“It was really frustrating,” Henderson said. “You change out the judges on those nights, have the same fight and the outcome could have been different. I could have been fighting for a title again and had that fight a lot of the fans never got to see, and the one I had already prepared for. It’s just frustrating and unfortunate, but you still have to move forward and see what’s next. You have to keep training harder and that is pretty much what I’ve done.”
As for Belfort, the past year has seen a re-ignition of sorts. Where his title hopes as a light heavyweight were dashed by pound-for-pound phenom Jon Jones, the 37-year-old Brazilian has returned to middleweight waters and sparked a red-hot run at the 185-pound title.
With the middleweight crown tied up for the time being, Belfort called out Henderson to fight in the interim. While Henderson isn’t entirely sure why Belfort called his number, what he is certain of is the position the Blackzilians-trained fighter is holding. He knows Belfort is sitting at the top of the middleweight heap and a victory on Saturday could easily catapult him to the front of a weight class he had left behind.
Henderson was once considered the best 185-pound fighter in the world, and toppling Belfort on Saturday night, could easily put a charge in another run in that weight class.
“I’m one of those guys that is very capable of fighting at middleweight and light heavyweight,” Henderson said. “And an impressive win over Vitor would definitely help me move closer to a title shot in either weight class, but probably more in the middleweight division since he is the No.1 contender. That being said, I’m not even sure why he chose to call me out and wanted to fight me. I don’t know if it is the smartest move for him at this point in his career, but it’s definitely going to be a tough fight for him.
“Yeah, I would absolutely entertain making a title run at 185, especially since the title shot is tied up for awhile in the 205-pound weight class,” he added. “It would probably be at least a year away for me. With [Jon] Jones probably not fighting again until April and it’s looking like he has another fight set up after that, it would probably take me at least two fights to get back to a title shot at light heavyweight. At my age, it would be a little bit tougher to cut weight, but we’ll see what happens. I’m more concerned with trying to beat Vitor up on Saturday.”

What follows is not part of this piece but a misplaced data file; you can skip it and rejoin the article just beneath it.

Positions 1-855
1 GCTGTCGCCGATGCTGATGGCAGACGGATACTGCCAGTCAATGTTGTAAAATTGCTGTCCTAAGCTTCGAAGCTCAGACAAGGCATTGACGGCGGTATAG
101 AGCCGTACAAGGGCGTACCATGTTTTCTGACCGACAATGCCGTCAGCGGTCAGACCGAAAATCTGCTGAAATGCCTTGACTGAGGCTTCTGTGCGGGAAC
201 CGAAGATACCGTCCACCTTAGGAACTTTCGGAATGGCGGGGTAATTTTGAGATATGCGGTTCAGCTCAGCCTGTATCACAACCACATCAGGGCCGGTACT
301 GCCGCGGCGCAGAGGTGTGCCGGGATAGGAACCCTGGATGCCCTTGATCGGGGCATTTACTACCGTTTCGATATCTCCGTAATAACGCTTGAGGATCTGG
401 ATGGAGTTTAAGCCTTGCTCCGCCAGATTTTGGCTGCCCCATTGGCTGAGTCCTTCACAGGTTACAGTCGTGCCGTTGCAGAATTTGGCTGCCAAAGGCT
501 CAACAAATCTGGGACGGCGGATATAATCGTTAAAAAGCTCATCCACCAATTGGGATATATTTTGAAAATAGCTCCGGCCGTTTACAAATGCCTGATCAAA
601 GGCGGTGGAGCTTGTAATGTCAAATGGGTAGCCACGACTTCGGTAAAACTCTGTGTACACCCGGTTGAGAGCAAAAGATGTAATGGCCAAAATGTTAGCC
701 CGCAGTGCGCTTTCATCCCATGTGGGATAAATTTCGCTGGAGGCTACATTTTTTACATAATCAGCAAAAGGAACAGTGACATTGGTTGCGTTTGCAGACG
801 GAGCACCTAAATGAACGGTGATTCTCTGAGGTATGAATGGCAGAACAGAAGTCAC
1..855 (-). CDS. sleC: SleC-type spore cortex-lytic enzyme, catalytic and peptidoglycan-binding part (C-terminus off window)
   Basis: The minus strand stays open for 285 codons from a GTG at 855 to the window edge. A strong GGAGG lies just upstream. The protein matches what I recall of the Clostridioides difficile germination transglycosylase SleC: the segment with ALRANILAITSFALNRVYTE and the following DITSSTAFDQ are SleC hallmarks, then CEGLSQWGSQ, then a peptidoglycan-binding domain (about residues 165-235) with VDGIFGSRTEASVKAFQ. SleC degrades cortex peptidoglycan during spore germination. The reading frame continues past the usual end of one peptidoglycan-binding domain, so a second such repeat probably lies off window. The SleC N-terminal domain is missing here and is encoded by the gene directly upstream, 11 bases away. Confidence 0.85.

Home Sweet Home?
In addition to all the circumstances and storylines going into the main event tilt on Saturday night, one particularly interesting turn comes with where the bout is taking place. Brazil has quickly become one of the most intimidating environments in all of combat sports, especially where American fighters are concerned. The fan base is lively and passionate, but where the majority of foreign fighters coming in have the crowd to battle with, Henderson sees things from a different perspective.
It was on Brazilian soil back in 1997 where his career started and Henderson is excited to return for such a high-profile affair. Throughout his career he’s traded punches, elbows and kicks with a litany of their icons and his battles with the likes of Anderson Silva, the Nogueira brothers and Wanderlei Silva are the stuff of MMA legend.
While those fighters attempted to reach greatness, somewhere along the lines they had to face Henderson, and his story goes hand in hand with theirs. And in that, such a fitting turn for a man who has done what he’s done the way Henderson has done it.
One more crowd. One more fight. Henderson will give his all against Belfort in front of a wild Brazilian crowd and further give credence to him being walking embodiment of the often-used and rarely-meant saying, “Anytime. Anyone. Anywhere.”
“I’m actually looking forward to it,” Henderson added about fighting in Brazil. “My career started down here, and even though I’m fighting a Brazilian, hopefully I’ll have one or two fans in the stands. I’m really looking forward to the opportunity to fight down here again.”
On Saturday night, while the Brazilian collective will be standing firmly behind one of their greatest legends and one of the kings of the sport they consider their own, they are a people who love fighting through and through - and in that - Henderson is just as much one of theirs as he is one of ours.
He’s as “All-American” as they come, but Henderson is a fighter in its most simple and brutal form. That makes him a translator of the universal language of hand-to-hand combat, and there are few who have ever done it better.